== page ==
PULLMAN – A Washington State University researcher who is helping create a science learning game called “You Make Me Sick” had a “You Make Me Happy” moment last week.
Matthew Marino learned that a video game he and partner Filament Games are developing won a $50,000 grand prize in the National STEM Video Game Challenge.
The competition was launched this year to motivate interest in science, technology, engineering and math learning by tapping into the passion of youth for playing and making video games. The winners were announced by Aneesh Chopra, United States Chief Technology Officer.
“You Make Me Sick!” the prototype of which can be played online, teaches children about the physical structure of bacteria and viruses, as well as how they are spread.
“I’ve been fortunate to participate in development of this game from concept to playable product,” said Marino, an assistant professor in the WSU College of Education. “Everyone I’ve worked with at Filament Games has a vested interest in enhancing STEM opportunities for all students, especially those who are at risk of learning failure and students with disabilities.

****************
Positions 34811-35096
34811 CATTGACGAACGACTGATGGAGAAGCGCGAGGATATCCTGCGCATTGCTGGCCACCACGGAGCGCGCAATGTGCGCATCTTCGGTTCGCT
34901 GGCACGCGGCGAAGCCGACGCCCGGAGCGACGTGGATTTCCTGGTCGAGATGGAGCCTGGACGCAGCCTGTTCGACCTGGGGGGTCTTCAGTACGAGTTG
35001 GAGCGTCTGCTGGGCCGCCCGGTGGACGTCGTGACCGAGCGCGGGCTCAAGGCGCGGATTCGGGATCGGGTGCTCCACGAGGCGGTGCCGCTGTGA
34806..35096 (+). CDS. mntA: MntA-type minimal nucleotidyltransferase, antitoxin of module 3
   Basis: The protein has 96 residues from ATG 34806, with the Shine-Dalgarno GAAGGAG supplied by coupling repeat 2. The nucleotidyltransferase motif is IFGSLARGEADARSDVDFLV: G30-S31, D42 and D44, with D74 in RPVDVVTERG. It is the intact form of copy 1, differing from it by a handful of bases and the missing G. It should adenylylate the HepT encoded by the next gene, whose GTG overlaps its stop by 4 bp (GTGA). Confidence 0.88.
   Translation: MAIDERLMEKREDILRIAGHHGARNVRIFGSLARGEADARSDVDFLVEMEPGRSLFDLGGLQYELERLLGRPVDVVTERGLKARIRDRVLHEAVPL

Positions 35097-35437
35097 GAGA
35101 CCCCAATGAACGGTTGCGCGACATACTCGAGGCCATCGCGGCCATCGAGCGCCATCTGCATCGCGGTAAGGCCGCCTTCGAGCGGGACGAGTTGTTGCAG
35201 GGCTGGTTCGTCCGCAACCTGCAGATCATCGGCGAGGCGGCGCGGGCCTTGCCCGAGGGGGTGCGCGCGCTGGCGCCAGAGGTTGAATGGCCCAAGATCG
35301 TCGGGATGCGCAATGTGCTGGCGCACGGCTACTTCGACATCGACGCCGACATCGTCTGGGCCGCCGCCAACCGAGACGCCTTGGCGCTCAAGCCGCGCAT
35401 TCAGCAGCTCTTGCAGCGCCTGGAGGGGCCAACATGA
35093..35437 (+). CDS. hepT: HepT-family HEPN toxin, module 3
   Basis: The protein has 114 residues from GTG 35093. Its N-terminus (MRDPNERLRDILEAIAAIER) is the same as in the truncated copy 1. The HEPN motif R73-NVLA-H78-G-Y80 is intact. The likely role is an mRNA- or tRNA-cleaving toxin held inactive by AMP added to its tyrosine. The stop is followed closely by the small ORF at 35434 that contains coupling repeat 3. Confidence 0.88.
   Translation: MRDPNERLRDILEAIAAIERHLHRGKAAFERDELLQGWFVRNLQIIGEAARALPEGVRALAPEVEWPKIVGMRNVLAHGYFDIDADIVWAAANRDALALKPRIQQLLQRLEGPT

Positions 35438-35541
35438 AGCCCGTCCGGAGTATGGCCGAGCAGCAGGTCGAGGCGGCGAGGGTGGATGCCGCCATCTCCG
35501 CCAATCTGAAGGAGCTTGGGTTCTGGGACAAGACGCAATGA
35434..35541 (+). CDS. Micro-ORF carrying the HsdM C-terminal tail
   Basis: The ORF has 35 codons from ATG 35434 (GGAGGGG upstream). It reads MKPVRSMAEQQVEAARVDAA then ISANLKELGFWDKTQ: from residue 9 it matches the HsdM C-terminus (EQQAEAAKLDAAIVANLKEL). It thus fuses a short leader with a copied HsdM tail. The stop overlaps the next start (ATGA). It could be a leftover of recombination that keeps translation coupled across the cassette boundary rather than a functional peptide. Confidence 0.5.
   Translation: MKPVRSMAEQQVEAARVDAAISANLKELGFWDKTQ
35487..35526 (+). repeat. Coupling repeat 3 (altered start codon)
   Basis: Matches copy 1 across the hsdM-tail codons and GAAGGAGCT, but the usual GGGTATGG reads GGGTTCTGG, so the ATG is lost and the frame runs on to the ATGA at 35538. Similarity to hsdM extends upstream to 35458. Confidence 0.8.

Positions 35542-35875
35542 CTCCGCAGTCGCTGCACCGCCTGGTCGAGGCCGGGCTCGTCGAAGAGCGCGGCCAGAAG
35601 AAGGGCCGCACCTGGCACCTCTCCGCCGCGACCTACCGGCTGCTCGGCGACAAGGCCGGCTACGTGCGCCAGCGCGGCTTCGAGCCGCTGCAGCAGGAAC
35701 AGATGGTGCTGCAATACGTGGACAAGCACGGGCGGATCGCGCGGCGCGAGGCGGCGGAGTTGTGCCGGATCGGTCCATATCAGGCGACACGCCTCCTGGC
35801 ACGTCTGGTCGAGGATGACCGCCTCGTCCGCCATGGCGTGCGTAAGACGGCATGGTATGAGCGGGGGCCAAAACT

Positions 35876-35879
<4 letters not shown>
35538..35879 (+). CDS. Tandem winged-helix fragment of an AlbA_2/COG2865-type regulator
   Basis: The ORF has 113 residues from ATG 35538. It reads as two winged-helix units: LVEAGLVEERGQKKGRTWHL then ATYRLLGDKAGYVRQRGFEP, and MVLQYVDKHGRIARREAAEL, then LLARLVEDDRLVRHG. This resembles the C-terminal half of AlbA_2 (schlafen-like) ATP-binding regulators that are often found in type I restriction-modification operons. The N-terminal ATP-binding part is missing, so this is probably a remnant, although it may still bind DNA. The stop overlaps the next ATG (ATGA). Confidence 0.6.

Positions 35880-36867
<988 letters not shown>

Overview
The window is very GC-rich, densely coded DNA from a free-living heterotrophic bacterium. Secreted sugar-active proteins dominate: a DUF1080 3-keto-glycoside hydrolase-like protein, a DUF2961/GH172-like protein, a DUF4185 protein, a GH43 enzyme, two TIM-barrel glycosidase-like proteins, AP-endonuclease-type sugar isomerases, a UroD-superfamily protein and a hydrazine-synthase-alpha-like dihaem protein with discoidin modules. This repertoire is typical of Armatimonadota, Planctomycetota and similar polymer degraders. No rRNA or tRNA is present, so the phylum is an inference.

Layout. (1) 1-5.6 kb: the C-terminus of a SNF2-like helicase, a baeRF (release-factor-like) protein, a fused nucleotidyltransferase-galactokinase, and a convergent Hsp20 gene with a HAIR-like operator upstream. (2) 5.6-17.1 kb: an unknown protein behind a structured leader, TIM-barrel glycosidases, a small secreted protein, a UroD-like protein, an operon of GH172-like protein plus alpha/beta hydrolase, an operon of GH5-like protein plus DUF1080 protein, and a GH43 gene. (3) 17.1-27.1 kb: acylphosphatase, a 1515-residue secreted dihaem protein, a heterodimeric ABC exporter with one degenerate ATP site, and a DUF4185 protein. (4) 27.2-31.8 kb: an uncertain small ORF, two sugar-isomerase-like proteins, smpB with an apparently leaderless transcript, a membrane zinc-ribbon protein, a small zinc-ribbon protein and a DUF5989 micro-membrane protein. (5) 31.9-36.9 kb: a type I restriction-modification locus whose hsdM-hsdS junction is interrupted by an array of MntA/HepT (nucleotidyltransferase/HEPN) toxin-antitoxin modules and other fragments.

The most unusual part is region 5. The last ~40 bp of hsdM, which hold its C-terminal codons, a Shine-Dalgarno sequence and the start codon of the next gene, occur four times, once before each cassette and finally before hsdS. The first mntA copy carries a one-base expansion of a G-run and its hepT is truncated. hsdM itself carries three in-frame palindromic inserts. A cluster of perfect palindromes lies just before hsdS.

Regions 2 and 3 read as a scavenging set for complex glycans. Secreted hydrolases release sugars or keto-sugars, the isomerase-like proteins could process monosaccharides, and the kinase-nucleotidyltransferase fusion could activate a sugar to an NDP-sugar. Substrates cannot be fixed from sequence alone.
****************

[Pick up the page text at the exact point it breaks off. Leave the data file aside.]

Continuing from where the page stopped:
“It’s very rewarding to have the students so excited about the games,” he said.
Filament Games is based in Madison, Wis. Its developers Dan Norton and Dan White are named in the award announcement.
“Filament Games has tremendous experience developing games, and I am able to help them incorporate best-practice educational research into their games.” Marino said.
The game was piloted this winter with 500 students in classrooms across the country, from Washington to New Hampshire. The beta version will be revised this summer based on feedback from the pilot study, Marino said.
“You Make Me Sick!” is the first in a series of five games being developed as part of a 2.5-year $838,000 U.S. Department of Education Institute of Education Sciences grant. The games are designed to align with middle school life science curricular materials.
The next game to be released, “Prisoner of Echo,” was developed with funding from the National Science Foundation. It will be piloted in May.
“Next year we will follow several thousand students as they play the games in their science classrooms and compare what they’ve learned to what students who aren’t playing the games have learned,” said Marino.
As for the prize money, Marino said, the team doesn’t yet have plans for spending it.
“We’re just enjoying the moment. Many thanks to the teachers and students who helped us pilot ‘You Make Me Sick!’”
The National STEM Video Game Challenge gave awards to both youths and developers. In the youth category, awards went to 12 students from across the United State in grades five through 8. The competition was created with support by the AMD Foundation, Entertainment Software Association and Microsoft and implemented by the Joan Ganz Cooney Center at Sesame Workshop and E-Line Media.